Tag Archives: home sapiens

Credit: Wikimedia Commons.

Modern humans emerged up to 350,000 years ago, much earlier than previously thought

Early modern human fossils are sparse, which makes pinpointing the timeline of Homo sapiens evolution rather unprecise judging from remains alone. Our genomes, however, carry telltale hints of genetic divergence which can be used to infer when an ancestral split occurred. Using the latest genetic sequencing techniques, researchers from Sweden and South Africa analyzed the genomes of ancient human remains from KwaZulu-Nata, southern Africa. They report a new deeper divergence timeline of up to 350,000 years for modern humans, far earlier than previously thought.

“This estimate increases the deepest divergence among modern humans, coinciding with anatomical developments of archaic humans into modern humans as represented in the local fossil record,” the authors reported in the journal Science. 

Credit: Wikimedia Commons.

Credit: Wikimedia Commons.

Our species may be older than we used to think

The seven individuals lived in southern Africa 2,300 years to 300 years ago. Three of the oldest individuals, who lived 2,300-1,800 years ago, were genetically related to the descendants of the southern Khoe-San groups while the four others, who lived 500 to 300 years ago were related to present-day South African Bantu-speaking groups. This alone revealed something very important, suggesting a population replacement in southern Africa.

Based on the hunter-gatherer genomes, Carina Schlebusch and colleagues at Uppsala University, Sweden, have established the divergence among modern human humans to have occurred sometime between 350,000 to 260,000 years ago. This deeper split seems to coincide with the famous Florisbad and Hoedjiespunt sites where hominid remains were found. At Florisbad, an intact archaic Homo Sapiens cranium was dated to 259,000 years old. The skull was found along with Middle Stone Age tools. At Hoedjiespunt, scientists found 280,000-year-old teeth, skull fragments and a tibia shaft from a juvenile hominid attributed to Homo heidelbergensis.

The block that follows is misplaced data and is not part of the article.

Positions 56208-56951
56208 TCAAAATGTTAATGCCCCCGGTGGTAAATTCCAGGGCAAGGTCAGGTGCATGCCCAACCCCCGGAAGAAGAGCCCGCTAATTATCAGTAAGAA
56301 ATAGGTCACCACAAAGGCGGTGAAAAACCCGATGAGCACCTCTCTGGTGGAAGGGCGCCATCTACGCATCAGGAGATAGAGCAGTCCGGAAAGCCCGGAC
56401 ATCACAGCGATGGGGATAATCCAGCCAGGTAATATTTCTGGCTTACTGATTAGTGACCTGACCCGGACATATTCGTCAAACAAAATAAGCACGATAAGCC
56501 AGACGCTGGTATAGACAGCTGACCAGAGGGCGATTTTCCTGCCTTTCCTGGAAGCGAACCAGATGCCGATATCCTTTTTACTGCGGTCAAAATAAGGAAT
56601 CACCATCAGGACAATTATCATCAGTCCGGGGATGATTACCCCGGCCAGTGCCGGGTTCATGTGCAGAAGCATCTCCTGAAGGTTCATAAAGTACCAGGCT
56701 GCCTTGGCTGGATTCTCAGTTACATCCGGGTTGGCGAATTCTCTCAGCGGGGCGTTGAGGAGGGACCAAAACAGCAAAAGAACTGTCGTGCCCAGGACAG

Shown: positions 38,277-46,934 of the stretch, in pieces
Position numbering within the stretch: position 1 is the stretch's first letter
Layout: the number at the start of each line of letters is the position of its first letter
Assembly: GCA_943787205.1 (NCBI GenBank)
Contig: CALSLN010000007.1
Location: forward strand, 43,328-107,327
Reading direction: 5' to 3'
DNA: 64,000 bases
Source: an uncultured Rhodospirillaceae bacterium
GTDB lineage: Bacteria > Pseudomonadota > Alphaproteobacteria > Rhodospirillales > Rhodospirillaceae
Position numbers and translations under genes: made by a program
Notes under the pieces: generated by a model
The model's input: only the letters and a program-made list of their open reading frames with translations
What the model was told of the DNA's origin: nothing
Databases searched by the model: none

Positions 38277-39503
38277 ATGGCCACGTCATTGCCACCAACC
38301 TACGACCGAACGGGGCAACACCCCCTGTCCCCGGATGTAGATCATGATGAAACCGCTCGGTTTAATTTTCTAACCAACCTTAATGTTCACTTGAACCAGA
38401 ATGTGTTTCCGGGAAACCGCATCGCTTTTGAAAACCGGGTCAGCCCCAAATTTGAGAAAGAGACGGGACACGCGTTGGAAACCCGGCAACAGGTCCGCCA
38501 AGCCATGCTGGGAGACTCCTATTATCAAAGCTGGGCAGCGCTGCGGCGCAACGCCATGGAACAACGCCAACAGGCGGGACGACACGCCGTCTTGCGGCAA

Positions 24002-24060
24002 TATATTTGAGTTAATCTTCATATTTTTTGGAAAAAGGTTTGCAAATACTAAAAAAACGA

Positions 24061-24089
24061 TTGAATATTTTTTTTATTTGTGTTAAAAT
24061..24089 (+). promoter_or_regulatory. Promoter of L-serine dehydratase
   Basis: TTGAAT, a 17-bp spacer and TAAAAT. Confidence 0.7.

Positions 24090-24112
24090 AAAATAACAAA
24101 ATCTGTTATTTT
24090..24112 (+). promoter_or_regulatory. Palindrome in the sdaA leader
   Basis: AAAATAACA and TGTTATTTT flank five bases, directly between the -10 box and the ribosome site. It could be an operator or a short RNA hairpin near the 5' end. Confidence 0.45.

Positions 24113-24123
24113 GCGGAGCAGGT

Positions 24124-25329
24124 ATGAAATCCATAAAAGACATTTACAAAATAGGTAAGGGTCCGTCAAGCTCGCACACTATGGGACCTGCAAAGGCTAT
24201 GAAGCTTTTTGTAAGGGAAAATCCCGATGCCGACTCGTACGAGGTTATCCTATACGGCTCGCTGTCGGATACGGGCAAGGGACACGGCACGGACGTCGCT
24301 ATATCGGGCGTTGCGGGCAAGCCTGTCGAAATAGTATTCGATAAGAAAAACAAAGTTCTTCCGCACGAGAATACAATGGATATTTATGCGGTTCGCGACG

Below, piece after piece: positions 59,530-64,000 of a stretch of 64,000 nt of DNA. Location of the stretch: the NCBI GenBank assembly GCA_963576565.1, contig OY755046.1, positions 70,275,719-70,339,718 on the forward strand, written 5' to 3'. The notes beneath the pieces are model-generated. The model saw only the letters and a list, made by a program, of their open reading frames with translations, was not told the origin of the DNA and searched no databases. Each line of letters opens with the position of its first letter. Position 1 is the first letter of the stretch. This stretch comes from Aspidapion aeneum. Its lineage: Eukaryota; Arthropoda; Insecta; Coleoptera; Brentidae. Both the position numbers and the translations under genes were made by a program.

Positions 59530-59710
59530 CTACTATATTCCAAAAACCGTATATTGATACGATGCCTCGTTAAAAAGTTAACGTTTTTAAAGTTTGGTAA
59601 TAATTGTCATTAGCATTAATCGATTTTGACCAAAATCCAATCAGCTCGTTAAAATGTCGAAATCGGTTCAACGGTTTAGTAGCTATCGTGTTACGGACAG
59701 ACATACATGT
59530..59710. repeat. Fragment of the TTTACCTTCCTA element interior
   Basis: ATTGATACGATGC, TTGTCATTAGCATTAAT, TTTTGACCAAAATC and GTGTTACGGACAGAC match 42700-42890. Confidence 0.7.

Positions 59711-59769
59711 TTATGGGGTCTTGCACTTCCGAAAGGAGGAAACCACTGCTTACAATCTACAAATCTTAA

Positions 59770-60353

Around the same time, the small-brained Homo naledi could also be found in southern Africa. Strikingly, this means that at least two or three Homo species were contemporaries in southern Africa during this period. There is no evidence of interactions between these groups but hopefully, more excavations will help to shed light.

The team also reported that all current-day Khoe-San populations admixed with migrant East African pastoralists about a thousand years ago. Other researchers could not fix this admixture event previously since they didn’t have ancient, un-admixed San group individuals to use as a reference. “The admixture percentages in the Khoekhoe, historically identified as pastoralists, are higher than previously estimated”, says Schlebusch.

Researchers conducted on-site sampling of bone matrial in a mobil sampling lab. Credit: Uppsala University

Researchers conducted on-site sampling of bone material in a mobile sampling lab. Credit: Uppsala University

The various admixtures and population replacements over the last two thousand years helped current populations become more resilient against the environment. For instance, genomes of the Iron Age individuals carried at least one Duffy null allele which protected them against malaria. Two such individuals also had at least one sleeping-sickness-resistance variant in the APOL1 gene. Stone Age individuals, on the other hand, did not carry these protective alleles.

“This tells us that Iron Age farmers carried these disease-resistance variants when they migrated to southern Africa”, says co-first author Helena Malmström, archaeo-geneticist at Uppsala University.

Where and when modern humans emerged is still debatable. For many years, anthropologists used to think humans evolved in one single corner of Africa from where they dispersed into Europe and Asia through the Middle East. More and more evidence, however, is starting to point towards a multiregional origin for anatomically modern humans in Africa.

“Homo sapiens did not originate in one place in Africa, but might have evolved from older forms in several places on the continent with gene flow between groups from different places”, says Carina Schlebusch.

Scientific reference: Carina M. Schlebusch, Helena Malmström, Torsten Günther, Per Sjödin, Alexandra Coutinho, Hanna Edlund, Arielle R. Munters, Mário Vicente, Maryna Steyn, Himla Soodyall, Marlize Lombard, Mattias Jakobsson. Southern African ancient genomes estimate modern human divergence to 350,000 to 260,000 years agoScience, 28 Sep 2017 DOI: 10.1126/science.aao6266